Planting Trees and Shrubs

In the larger planting operations, the essential thing is preparation of the soil. Shrubs and trees remain where they are, undisturbed, probably for the remainder of their lives. It is not possible later on to do much to improve the soil drainage. Preparation for any large shrub or tree, therefore, should include digging to a depth of at least 3 ft. At the bottom of the holes that are taken out all the roughest materials available should be thrown, such as flints, old cans, broken bricks, clinker, etc. Over this the coarsest soil should be put, together with manure, which will help to supply moisture to the plant roots in dry weather. The remainder of the soil filled in will depend on the type of tree or shrub. For Rhododendrons peat will be used, for instance, and for Apricots a sandy loam.

In all the larger planting operations, preparation of stakes beforehand is desirable. Every tree, shrub or Rose plant should be staked at planting time, and the best time to put in the stake is before the plant roots are covered. This is particularly important if the planting is a one man job. For instance, if an apple tree is being planted, and the hole is taken out first, and a stake driven in, the tree can be tied to the stake before the soil is filled in. In that case it will not be necessary to have an assistant to hold the tree, and the accurate level at which the tree is being planted can be better estimated. Firm planting is particularly desirable in the case of trees and shrubs.

A practice adopted by old-fashioned gardeners is to rest each tree on a small mound of rather rough poor material (gravel, for instance) in the centre of the hole. This is said to induce earlier fruiting and flowering.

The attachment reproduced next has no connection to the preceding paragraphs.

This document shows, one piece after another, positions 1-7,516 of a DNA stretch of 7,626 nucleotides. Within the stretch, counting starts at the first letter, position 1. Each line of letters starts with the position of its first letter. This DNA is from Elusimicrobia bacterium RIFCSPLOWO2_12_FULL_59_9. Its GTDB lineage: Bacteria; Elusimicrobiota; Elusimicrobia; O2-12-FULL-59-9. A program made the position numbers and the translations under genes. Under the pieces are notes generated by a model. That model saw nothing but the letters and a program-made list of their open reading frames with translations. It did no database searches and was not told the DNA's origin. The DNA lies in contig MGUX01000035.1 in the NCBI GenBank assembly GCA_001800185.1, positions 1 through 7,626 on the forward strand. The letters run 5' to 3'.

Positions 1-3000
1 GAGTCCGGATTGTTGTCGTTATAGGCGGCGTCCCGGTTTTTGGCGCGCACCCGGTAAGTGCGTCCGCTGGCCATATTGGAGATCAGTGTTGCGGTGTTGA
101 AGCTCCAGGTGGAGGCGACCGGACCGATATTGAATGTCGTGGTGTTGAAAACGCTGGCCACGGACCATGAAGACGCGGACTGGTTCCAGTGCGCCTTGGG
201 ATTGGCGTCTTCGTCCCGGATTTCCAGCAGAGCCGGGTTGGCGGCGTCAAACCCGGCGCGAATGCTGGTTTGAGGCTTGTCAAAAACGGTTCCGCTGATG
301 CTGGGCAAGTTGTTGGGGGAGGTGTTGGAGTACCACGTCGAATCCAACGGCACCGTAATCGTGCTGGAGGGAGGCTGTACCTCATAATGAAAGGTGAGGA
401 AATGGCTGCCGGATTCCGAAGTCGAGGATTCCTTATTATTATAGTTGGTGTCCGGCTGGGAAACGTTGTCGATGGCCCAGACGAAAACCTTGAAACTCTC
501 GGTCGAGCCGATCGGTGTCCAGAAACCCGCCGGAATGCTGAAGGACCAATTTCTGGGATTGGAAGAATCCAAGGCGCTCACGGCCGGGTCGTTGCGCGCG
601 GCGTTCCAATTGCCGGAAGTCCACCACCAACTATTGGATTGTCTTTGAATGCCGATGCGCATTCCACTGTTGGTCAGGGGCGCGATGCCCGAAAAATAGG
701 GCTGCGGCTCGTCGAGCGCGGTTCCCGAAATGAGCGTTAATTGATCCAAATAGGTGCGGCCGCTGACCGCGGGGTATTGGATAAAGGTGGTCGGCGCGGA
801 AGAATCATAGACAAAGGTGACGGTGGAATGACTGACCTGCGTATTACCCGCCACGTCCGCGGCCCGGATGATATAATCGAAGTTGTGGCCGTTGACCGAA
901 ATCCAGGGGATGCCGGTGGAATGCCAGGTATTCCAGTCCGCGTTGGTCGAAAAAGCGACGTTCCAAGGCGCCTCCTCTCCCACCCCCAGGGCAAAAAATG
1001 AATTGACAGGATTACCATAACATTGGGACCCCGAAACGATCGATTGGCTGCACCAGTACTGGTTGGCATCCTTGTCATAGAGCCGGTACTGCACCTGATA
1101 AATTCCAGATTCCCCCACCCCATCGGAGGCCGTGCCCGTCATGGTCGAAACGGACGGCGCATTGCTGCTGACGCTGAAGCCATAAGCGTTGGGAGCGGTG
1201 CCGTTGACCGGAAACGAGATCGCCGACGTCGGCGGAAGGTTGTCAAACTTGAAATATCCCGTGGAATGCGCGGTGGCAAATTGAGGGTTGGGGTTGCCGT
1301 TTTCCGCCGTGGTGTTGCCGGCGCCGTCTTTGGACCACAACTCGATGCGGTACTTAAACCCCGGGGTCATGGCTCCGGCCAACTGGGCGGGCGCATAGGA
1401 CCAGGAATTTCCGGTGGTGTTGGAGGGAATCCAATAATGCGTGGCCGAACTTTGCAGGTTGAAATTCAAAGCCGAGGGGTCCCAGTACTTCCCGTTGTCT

Before covering the roots with soil, they should be thoroughly examined, and any broken or damaged portions should be cut cleanly away with a knife. This will do much to prevent the access of disease pores.


The operation of hoeing is frequently misunderstood by the novice. Hoeing is practised for two reasons. The operation consists in either pushing or drawing the blade of the hoe through the top 2 or 3 in. of soil in such a manner that all weeds are chipped off. But weeding is only one of the reasons for hoeing, and perhaps it is the least important.

The other reason is that it keeps the surface of the soil in a broken friable condition. This prevents the loss of much soil moisture drawn to the surface by capillary attraction. If the top surface is loose, and no deep cracks occur, the loss of moisture is reduced. This fact has been proved over and over again by experiments on hoed and unhoed land. It is found that the soil is cooler and moister in summer if it is regularly hoed, while in winter it is warmer.

There are two main types of hoe: the Dutch hoe or thrust hoe, which is used with a pushing motion, walking backwards across the plot, and the draw hoe or potato hoe, which is used with a reverse motion, the operator walking forwards.

The hoe cannot be used unless there is room for it between the rows of plants. That is partly why seedlings in nursery beds are sown in drills at least 6 in. apart. This leaves sufficient room for a small hoe to be used between them.

If very fine flower seeds are developing and the seed bed appears to be smothered in weeds, it will be found easy to hoe if a couple of strings are stretched across the bed just over the rows of seedlings. This draws attention to their position so that the hoe does not go astray.

The hoe is sometimes used for thinning out seedlings in the rows, as well as for checking the weeds between the rows.


In a mixed flower border where the flowers are not spaced in regular formation, the hoe is not always a useful tool. In such a case the surface of the soil should be kept free between the plants with a small handfork. For instance, in the early part of the year when bulbs are just showing through the soil, the handfork should be used to break the soil surface, and from that time on, throughout the summer, it should be used as frequently as possible. The more often the top layer of soil is stirred, the better for the health of the plants, but on no account should the soil be stirred deeply, otherwise the roots maybe damaged.

03. September 2013 by admin
Categories: Kitchen Gardens, Uncategorized | Tags: , , , , , , , , | Comments Off on Planting Trees and Shrubs


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